1. Intermarriage and sex intercourse with whites
2. Social equality and etiquette
3. Desegregation of public facilities, buses, churches, etc.
4. Political enfranchisement
5. Fair treatment in the law courts
6. Economic opportunities
Myrdal then asked Blacks the same question, and got the same answer, with one significant exception: Blacks listed them in reverse order!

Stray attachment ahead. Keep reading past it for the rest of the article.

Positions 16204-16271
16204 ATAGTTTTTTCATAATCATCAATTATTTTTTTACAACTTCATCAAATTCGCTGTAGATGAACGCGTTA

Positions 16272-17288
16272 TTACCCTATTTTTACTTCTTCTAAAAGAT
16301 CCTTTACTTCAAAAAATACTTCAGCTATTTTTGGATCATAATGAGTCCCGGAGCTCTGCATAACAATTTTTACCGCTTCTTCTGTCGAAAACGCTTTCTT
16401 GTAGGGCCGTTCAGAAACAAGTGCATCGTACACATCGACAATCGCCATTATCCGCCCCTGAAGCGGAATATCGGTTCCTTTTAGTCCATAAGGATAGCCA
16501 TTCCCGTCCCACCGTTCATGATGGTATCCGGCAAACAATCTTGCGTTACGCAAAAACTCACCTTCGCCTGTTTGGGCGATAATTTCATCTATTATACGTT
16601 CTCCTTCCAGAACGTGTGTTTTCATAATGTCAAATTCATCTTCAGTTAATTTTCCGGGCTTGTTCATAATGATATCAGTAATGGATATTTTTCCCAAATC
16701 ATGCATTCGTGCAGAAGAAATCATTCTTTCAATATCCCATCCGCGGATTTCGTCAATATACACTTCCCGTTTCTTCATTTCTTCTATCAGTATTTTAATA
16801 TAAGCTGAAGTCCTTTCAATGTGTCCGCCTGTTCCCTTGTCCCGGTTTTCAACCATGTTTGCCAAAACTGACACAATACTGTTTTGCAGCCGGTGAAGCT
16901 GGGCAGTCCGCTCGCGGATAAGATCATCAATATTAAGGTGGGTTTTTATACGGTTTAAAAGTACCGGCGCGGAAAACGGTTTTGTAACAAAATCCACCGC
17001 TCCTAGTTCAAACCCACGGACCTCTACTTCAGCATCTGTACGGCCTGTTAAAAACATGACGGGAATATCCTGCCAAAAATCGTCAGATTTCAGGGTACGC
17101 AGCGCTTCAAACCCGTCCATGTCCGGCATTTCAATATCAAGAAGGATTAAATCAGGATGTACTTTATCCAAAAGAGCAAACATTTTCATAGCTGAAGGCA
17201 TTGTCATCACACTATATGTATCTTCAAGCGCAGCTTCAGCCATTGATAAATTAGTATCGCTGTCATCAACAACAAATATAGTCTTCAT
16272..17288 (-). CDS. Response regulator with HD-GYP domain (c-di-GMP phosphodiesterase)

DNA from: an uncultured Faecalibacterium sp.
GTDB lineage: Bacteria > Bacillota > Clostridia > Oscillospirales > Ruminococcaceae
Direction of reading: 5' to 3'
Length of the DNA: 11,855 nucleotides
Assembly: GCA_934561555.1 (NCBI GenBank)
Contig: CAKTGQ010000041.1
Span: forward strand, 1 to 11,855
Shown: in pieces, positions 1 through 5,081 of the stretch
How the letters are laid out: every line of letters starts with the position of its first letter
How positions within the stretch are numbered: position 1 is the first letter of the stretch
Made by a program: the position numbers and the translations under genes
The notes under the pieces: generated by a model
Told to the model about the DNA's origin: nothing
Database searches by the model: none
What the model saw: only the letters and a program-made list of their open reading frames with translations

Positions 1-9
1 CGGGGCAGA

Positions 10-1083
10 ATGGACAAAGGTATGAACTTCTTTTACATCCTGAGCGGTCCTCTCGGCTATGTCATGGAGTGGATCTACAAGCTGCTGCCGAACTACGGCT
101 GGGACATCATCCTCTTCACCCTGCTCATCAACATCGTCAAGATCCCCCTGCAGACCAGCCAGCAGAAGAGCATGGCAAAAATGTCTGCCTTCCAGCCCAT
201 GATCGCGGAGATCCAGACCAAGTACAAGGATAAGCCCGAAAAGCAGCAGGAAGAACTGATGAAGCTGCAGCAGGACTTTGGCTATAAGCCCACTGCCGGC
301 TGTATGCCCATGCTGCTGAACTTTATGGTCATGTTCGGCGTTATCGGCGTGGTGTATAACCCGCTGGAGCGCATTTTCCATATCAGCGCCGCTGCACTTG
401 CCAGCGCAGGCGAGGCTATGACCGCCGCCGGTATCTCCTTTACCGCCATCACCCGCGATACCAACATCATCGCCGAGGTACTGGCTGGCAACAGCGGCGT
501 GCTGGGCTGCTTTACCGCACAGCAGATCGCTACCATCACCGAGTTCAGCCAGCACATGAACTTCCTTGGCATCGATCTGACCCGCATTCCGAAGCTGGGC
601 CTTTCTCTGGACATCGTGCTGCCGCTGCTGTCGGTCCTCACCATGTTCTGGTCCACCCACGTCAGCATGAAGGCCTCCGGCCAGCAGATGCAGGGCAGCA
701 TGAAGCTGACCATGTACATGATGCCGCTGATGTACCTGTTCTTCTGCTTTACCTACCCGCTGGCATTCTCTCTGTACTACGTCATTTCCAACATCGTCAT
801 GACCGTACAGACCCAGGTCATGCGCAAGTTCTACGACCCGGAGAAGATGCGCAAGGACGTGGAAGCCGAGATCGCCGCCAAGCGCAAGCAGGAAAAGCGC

From Patricia J. Williams, "On Imagining Foes, Imagining Friendship," in Struggles in the Promised Land: Toward a History of Black-Jewish Relations in the United States (Jack Salzman & Cornel West, eds., Oxford: Oxford UP 1997), pp. 371-383, 374-75 (citing Calvin Hernton, "The Sexualization of Racism," in Sex and Racism in America (1988); Gunnar Myrdal, An American Dilemma (1944), pp. 587-88).